and plans, and means and ends. The Hudson's Bay Company 
viewed the attempt to establish a colony there with jealousy, and 
were active in thwarting the plans of the Americans. 

" Mr. Kelley left Fort Vancouver in March, 1835, taking passage 
in the brig Dryade, belonging to the Hudson's Bay Company, for 
the Sandwich Islands ; but not, however, until he had collected a 
large amount of valuable information relative to the geography and 
statistics of that Territory, and had made a particular survey of the 
Columbia river from Vancouver to its mouth." While at the 
Sandwich Islands he explored the island of Owyhee, of which he 
constructed a map. He sailed for home in the ship Canton 
Packet, reaching Boston late in the jeox 1835. 

He relocated at Three Elvers in 1839. In January of that year 
he sent a memoir to Congress, reciting his labors and losses in the 
Oregon expedition ; and afterwards petitioned that body for a grant 
of land in that region, as an acknowledgement of service and re- 
muneration for expenses and losses incurred "in promoting the 
colonization of that Territory." Hon. John Davis, then a member 
of the U. S. Senate, wrote to Mr. Kelley as follows : "June, 1848, 
Sir : Having learnt that you are about to leave Washington for 


your home without having obtained an Act of Congress in your be- 
half, the subject not having been acted upon, I beg leave to say 
that I consider you as entitled, in equity and good conscience, to a 
liberal grant of land from the Government for your meritorious 
services in promoting the settlement of Oregon, and I by no means 
despair of obtaining such a grant. 

Signed J. Davis." 

Among the supporters of his petition were the Hon. George Ban- 
croft, T. H. Perkins, Esq., Gen. J. McNeil, W. P. Gregg, Isaac 0. 
Barnes, P. P. F. Degrand. But he failed to secure a land grant, 
and passed the remainder of his days in comparative poverty. He 
died at Three Eivers the middle of January, 1874. 

The following letters speak for themselves : 

Boston, Jan. 30, 1843. 

In the year 1831 I was editor of Ziori's Herald, a religious paper sustain- 
ing the faith of the Methodist Episcopal Church. In the above year I pub- 
lished for Mr. H. J. Kelley a series of Letters addressed to a Member of 
Congress, developing his plans for the settlement of the Oregon Territory. 
At other times Mr. K. made appeals, through our paper, with a view to ex- 
cite the minds of the Christian community to the importance of founding 
religious institutions in that Territory. He was one of the first explorers 
of that region, and to his zeal and efforts is largely due the establishment 
of missionary operations in that country. 

Signed Wm. C. Brown. 

Rev. David Green, secretary of the A. B. C. F. M., bears similar 
testimony, and says: ''The welfare and improvement of the 
Indians of that Territory, and the introduction there of the bless-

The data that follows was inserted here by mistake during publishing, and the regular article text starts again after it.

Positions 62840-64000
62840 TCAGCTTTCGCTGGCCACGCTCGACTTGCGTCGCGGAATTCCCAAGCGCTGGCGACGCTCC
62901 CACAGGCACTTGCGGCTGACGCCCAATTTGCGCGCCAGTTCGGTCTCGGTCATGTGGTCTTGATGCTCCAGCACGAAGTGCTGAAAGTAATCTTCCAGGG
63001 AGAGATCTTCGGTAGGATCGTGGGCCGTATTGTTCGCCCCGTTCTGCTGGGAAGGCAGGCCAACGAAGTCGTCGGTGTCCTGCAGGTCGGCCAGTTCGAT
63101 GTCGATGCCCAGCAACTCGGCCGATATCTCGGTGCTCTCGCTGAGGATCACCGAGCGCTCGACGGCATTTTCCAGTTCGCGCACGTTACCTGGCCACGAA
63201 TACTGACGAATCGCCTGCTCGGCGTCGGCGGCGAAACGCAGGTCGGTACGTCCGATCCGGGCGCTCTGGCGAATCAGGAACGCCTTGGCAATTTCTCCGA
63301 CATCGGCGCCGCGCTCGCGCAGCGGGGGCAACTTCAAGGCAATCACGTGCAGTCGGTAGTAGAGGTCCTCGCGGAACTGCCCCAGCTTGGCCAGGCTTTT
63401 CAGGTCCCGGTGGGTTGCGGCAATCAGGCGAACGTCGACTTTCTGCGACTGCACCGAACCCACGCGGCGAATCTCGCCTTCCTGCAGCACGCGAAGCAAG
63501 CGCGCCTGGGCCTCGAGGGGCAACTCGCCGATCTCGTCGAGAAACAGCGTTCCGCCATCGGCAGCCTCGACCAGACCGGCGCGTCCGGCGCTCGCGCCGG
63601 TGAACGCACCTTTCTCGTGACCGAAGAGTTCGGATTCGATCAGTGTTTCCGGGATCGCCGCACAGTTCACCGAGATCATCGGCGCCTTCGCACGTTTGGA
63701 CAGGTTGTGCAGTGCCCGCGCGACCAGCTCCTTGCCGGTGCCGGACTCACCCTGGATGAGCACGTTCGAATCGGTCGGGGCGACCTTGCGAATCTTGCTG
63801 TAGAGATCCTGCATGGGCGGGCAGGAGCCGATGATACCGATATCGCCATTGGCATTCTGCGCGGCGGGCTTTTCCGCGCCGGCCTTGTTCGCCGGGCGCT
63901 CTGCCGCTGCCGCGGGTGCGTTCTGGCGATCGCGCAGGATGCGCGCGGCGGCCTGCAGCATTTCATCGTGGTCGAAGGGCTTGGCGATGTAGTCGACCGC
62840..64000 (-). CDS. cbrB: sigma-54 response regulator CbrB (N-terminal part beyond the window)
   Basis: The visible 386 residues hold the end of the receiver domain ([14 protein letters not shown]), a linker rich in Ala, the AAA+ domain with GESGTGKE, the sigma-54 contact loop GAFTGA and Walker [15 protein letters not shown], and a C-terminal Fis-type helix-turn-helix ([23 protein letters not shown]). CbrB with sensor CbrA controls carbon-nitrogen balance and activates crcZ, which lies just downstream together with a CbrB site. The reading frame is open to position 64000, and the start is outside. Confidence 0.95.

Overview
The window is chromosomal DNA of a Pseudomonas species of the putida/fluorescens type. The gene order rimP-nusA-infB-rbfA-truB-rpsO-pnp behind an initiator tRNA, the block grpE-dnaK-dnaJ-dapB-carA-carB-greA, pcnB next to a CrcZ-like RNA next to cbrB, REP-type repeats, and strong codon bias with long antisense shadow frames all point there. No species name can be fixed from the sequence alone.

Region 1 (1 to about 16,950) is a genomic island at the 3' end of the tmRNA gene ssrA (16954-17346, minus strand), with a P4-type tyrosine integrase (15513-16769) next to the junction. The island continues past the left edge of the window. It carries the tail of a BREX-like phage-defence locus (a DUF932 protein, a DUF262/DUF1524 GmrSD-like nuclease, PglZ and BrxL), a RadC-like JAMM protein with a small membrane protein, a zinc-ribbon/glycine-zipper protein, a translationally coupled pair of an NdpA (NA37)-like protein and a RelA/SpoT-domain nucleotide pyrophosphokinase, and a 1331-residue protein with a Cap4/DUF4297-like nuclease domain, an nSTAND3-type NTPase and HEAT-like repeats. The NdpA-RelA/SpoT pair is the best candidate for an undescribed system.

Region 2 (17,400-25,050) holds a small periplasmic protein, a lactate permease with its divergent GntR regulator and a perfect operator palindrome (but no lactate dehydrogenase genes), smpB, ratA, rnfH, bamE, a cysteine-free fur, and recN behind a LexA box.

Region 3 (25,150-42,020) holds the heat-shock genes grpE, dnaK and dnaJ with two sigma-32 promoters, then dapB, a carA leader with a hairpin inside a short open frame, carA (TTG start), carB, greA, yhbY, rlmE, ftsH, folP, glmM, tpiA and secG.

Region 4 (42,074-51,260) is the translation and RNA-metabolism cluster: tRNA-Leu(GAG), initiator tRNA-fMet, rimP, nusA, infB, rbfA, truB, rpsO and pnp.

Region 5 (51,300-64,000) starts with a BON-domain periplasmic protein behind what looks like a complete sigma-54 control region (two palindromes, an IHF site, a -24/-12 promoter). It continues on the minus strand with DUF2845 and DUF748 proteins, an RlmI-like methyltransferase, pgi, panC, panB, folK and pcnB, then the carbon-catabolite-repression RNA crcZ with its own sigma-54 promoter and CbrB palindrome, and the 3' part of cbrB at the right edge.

ings of civilization and the useful arts, with education and Chris- 
tian knowledge, seemed to be his leading object. Much of the 
early interest felt in the Oregon country by New England people 
was probably the result of Mr. Kelley's labors.'^ 

Hon. John P. Bigelow, Secretary of the Commonwealth, writes, 
January 26, 1843 : " Mr. Kelley may be said with truth to have 
devoted his life, health and property, for more than twenty years, 
to the colonization of Oregon. He has suffered much, very much, 
in every respect, in his endeavors to promote this object, and is 
entitled, richly, to the gratitude of his country, for his devotion to 
the noble cause. ^' 

Of the character of Mr. Kelley it is not easy to form a satisfac- 
tory estimate. He was a many-sided man. In certain directions 
he was a learned, but in whole, was not an educated man. His 
mind was active, but appears not to have been well balanced. His 
sympathies were large, but liable to be misdirected for want of 

Hall J. Kellev. 


cool judgment. He saw things in their individuality, not in their 
relations. What apjieared to him to be desirable and philanthropic 
he pursued with enthusiasm, and without counting the cost. The 
goodness of his motives was never called in question, but his zeal 
was often ''without knowledge." In a word, he was the creature, 
not the creator, of circumstances. 

Perhaj^s he gives the clue to his own character, when in one of 
his letters he tells of a "vision" which he had in his 12tli year and 
another when he was 16, and of their fulfillment in actual occur- 
ences. The incidents narrated, show a natural tendency to depend 
on dreams and impulses, rather than on sober judgment and calm 
forethought. Perhaps his main defects were lack of knowledge of 
men, and lack of financial ability, which two lacks account for 
much of his ill-success in life. And disappointed liopes led to the 
misanthropic spirit and distrust of his friends, that characterized 
and embittered his later years. 

Besides Mr. Kelley's philanthropic plans, his scientific projects 
and suggested industrial improvements were numerous. He made 
plans for a canal from the Charles river to the Connecticut ; for a 
ship-canal from Barnstable to Buzzard's Bay; and located several